• 1
    This post here mail.python.org/pipermail/python-dev/2005-September/056677.html gives more details regarding speed and complication which Mr. Brown alludes to.
    – rajesh
    Dec 6, 2019 at 6:29
  • This also helped me considerably with the concept: eli.thegreenplace.net/2015/…
    – LabGecko
    Nov 6, 2020 at 13:11
  • 2
    The solution could be as simple as the let keyword in JavaScript. developer.mozilla.org/en-US/docs/Web/JavaScript/Reference/… Most languages have a simple mechanism like this because it's clearly a good practice to use and prioritize local scoping when possible.
    – FNia
    Feb 1, 2022 at 6:44

Python does not have blocks, as do some other languages (such as C/C++ or Java). Therefore, scoping unit in Python is a function.

  • 5
    I'm confused - what prevents Python from scoping for loops the same way that functions are scoped? Aug 31, 2010 at 18:15
  • 46
    Not really true, it's just that the grammar doesn't go block-crazy. (docs.python.org/reference/…) "A block is a piece of Python program text that is executed as a unit. The following are blocks: a module, a function body, and a class definition..." Aug 31, 2010 at 18:16
  • 2
    @thebackhand, nothing. It was just deemed unnecessary.
    – habnabit
    Aug 31, 2010 at 18:19
  • 9
    @thebackhand - in languages with blocks, scoping for loops is a natural extension of a general principle. In Python it would have to be a special case, and special cases are to be avoided unless they have compelling benefits.
    – atzz
    Aug 31, 2010 at 21:50
  • Is it really correct to say Python doesn't have blocks? the indentation rules define blocks
    – Artin GH
    Apr 21 at 12:29

A really useful case for this is when using enumerate and you want the total count in the end:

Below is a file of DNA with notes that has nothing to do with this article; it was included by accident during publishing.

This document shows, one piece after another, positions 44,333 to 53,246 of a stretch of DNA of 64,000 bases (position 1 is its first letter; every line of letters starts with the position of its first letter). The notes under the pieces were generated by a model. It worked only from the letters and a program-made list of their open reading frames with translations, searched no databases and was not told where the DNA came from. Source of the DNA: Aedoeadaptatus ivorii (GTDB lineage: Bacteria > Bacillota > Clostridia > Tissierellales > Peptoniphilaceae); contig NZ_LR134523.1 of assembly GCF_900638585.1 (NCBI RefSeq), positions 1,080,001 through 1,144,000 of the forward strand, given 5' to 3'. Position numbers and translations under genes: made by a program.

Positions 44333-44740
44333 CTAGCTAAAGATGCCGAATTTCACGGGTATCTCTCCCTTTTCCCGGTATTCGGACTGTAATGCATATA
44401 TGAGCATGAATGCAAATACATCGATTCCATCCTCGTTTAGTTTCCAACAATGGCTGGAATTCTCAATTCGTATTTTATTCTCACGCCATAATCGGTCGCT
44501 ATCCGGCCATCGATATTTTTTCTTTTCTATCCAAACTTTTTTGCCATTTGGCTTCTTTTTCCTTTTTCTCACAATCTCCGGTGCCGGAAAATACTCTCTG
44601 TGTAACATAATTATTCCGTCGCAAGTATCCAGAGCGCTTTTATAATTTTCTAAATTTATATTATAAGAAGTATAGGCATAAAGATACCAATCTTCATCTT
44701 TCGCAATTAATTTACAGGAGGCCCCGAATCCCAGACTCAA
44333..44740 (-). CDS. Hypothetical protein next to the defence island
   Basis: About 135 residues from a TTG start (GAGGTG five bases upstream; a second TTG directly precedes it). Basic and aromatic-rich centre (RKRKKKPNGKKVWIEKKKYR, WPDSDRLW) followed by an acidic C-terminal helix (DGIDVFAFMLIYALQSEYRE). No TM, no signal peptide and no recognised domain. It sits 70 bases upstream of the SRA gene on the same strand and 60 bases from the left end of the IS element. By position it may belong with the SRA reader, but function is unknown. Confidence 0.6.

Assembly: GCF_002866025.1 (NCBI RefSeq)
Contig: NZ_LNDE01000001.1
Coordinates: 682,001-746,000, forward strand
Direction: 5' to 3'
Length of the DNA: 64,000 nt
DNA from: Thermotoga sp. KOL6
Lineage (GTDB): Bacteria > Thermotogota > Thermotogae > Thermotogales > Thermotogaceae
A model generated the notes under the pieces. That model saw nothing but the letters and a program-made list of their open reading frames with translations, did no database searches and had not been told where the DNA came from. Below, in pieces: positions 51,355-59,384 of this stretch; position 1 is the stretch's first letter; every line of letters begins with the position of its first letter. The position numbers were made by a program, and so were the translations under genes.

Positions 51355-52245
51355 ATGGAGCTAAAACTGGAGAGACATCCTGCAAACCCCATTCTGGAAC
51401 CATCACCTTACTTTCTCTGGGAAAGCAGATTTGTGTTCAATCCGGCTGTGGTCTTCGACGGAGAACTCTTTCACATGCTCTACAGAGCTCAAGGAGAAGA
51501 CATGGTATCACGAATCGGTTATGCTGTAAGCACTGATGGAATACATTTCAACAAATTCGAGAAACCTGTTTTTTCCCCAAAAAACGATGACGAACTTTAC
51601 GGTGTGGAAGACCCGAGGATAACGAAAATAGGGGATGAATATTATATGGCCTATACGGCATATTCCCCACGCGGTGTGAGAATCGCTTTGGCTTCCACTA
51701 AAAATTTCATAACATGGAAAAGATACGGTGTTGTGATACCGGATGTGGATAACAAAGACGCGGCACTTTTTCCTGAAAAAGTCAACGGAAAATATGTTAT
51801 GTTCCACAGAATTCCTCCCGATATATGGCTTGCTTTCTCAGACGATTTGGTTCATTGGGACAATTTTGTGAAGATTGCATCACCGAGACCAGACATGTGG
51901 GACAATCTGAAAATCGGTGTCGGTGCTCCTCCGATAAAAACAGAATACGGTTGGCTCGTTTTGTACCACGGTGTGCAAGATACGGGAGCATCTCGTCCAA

for count, x in enumerate(someiterator, start=1):
    dosomething(count, x)
print "I did something {0} times".format(count)

Is this necessary? No. But, it sure is convenient.

Another thing to be aware of: in Python 2, variables in list comprehensions are leaked as well:

>>> [x**2 for x in range(10)]
[0, 1, 4, 9, 16, 25, 36, 49, 64, 81]
>>> x

But, the same does not apply to Python 3.

  • 4
    You could have done that presumably in the else clause, ie. else: print "I did something {0} times".format(count) - before local scope (that does not exist in Python) disappears
    – Nas Banov
    Sep 1, 2010 at 0:11
  • 3
    Only the second example doesn't work in Python 3, right? The first still does? Notes as to why it was removed from Python 3?
    – endolith
    Aug 31, 2012 at 0:44
  • 7
    for count, item in enumerate(a, start=1): # default index is from zero
    – Tao Zhang
    Aug 31, 2016 at 21:05
  • 6
    The first example, rather than being a good use case, seems more like the evidence that this scoping rule is dangerous and should not be relied upon. What if someiterator is empty?
    – max
    Oct 8, 2016 at 17:06
  • 1
    @Nas While an else clause could be used in this case, it wouldn't work in general since the loop body could break prematurely.
    – jamesdlin
    Dec 14, 2016 at 0:29